Surge in demand for China

Updated: 2014-04-16 08:30

By Todd Balazovic (China Daily)

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A 'daunting' process

Berhe, who was directed to the UIBE program by an uncle who was already in Beijing, said that without someone in the country to help, finding and applying for a suitable program can be daunting.

Surge in demand for China

"Africa is now where China was 30 years ago, so people who didn't invest in China 30 years ago are now scratching their heads." Rewina Berhe, a 24-year-old student from Ethiopia. Wang Zhuangfei / China Daily

"The application process was quite hard," he said. "For example, if you wanted to apply for a university from Ethiopia, the online payment was quite difficult. We don't have much access to credit cards and so on, so in the past you would definitely have to have someone here to help you out."

This is changing as student networks established by graduates make it easier for those without pre-existing connections in China to get help.

Young African Professionals and Students, which provides support and information for prospective students, started in 2009 and now has 3,000 members.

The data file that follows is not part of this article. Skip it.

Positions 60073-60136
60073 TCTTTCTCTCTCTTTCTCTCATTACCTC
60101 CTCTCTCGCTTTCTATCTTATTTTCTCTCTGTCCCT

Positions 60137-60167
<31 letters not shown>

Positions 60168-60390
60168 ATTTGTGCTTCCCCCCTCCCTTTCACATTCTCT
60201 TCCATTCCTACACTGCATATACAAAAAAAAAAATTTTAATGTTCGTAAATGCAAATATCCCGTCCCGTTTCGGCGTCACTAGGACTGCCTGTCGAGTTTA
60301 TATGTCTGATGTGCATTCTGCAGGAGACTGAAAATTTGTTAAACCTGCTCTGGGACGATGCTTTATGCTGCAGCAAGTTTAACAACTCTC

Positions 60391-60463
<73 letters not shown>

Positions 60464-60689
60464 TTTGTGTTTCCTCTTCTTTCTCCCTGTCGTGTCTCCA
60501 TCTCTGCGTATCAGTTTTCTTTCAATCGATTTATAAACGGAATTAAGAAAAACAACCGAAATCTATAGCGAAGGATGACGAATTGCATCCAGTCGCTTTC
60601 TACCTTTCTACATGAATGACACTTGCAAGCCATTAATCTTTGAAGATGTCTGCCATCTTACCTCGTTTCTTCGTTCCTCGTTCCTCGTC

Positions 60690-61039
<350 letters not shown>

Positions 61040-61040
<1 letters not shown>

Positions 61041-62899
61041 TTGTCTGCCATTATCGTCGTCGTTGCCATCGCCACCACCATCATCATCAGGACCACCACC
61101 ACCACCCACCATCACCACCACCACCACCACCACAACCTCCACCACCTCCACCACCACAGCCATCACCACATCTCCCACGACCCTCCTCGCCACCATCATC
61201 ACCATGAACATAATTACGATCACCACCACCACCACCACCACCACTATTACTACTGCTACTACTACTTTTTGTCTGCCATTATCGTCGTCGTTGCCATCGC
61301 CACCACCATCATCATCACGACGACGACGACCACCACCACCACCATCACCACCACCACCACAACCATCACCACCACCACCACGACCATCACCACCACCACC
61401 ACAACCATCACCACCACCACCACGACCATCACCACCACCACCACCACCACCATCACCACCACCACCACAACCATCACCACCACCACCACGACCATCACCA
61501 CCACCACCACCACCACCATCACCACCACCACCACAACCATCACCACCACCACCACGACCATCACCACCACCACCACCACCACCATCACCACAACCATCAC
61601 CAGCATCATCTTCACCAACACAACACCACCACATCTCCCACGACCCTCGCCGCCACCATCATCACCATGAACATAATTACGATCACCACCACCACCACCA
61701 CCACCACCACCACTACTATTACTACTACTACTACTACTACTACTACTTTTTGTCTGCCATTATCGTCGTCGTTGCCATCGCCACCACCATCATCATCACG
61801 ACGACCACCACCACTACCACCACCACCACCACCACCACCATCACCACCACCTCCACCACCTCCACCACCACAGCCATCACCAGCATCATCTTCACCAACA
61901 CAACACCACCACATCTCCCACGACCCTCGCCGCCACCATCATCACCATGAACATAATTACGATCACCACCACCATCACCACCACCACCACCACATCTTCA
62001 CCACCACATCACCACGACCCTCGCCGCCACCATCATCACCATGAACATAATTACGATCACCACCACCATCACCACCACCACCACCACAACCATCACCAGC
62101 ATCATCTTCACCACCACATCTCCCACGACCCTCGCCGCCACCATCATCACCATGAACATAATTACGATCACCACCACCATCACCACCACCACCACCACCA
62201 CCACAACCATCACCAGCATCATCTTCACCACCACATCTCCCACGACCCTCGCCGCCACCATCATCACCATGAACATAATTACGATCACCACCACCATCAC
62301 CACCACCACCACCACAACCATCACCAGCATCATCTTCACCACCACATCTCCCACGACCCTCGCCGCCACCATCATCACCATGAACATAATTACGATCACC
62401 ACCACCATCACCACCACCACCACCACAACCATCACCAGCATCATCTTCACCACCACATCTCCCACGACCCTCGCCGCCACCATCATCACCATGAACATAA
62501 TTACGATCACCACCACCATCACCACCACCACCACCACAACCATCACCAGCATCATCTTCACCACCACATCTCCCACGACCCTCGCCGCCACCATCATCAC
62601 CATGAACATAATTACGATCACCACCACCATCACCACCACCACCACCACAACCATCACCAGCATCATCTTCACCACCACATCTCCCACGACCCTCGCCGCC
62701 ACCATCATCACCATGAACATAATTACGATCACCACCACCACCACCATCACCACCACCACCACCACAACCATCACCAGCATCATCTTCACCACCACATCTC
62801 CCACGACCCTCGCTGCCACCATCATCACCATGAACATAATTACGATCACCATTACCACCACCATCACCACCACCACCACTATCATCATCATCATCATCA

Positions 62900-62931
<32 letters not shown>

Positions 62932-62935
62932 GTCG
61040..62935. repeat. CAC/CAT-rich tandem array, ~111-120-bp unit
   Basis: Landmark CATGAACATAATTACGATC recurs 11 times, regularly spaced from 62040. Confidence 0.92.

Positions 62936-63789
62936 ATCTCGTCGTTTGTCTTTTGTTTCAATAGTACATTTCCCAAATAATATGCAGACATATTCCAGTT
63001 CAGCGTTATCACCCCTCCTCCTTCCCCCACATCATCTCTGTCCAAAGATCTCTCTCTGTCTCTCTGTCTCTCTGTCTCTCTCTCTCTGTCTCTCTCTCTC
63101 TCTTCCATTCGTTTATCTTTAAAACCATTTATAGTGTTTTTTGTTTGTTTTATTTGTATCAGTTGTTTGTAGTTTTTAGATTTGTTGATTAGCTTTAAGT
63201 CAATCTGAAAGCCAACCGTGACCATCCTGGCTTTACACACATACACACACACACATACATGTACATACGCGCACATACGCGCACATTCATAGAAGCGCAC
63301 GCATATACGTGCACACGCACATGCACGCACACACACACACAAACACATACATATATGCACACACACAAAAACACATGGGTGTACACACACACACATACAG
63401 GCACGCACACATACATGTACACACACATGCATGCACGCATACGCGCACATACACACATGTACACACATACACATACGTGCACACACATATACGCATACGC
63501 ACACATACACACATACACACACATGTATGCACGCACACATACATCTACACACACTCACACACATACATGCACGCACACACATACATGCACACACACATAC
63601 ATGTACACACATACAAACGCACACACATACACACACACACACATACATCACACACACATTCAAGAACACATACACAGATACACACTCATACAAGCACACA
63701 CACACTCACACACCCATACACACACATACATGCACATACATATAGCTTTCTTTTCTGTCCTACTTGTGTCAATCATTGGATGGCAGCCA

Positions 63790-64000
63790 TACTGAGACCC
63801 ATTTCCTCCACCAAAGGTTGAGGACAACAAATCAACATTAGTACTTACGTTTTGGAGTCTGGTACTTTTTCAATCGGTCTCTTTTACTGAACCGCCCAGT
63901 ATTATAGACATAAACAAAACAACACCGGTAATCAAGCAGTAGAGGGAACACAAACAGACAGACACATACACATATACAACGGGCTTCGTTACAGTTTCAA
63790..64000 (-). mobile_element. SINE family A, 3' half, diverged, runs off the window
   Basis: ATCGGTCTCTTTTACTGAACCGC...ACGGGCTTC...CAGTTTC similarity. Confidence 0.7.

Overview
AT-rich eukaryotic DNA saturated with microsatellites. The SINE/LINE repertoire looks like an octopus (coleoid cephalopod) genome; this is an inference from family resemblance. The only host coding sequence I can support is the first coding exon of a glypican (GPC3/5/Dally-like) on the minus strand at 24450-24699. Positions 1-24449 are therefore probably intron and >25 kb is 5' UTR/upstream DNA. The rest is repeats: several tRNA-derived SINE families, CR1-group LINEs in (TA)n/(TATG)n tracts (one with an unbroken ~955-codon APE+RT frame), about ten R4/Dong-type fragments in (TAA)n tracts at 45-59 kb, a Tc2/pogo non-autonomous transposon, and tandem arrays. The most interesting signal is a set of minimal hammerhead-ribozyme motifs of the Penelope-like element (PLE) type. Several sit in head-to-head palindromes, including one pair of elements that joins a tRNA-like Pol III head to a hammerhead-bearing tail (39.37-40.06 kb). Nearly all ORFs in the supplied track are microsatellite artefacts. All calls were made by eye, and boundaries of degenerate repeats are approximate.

Meanwhile, Kiziga has connected with 186 universities actively seeking African students. Now, as more students graduate, the company has turned its focus to helping to find jobs, said Haguma, the CEO.

"One problem is that there are not many internships here in China, but we're trying to create them," he said.

Last year, Kiziga managed to place 20 students in internships in China. This year, the company aims to place 100 students.

Part of the problem is the dearth of multinational African companies in China. While many Chinese companies are setting up operations in Africa, students who wish to remain in China often have difficulty finding employment.

"In general, the job market in China is very competitive, so it's very difficult for Africans to find jobs in the country," Berhe said.

"A few South African companies are involved in various industries in China, but other countries lack MNCs that have invested in China."

Still, as the future of China and Africa become increasingly interlinked, the newest generation of Africans who have honed their skills in China will be leading the development charge.

"Africa is now where China was 30 years ago, so people who didn't invest in China 30 years ago are now scratching their heads," Berhe said.

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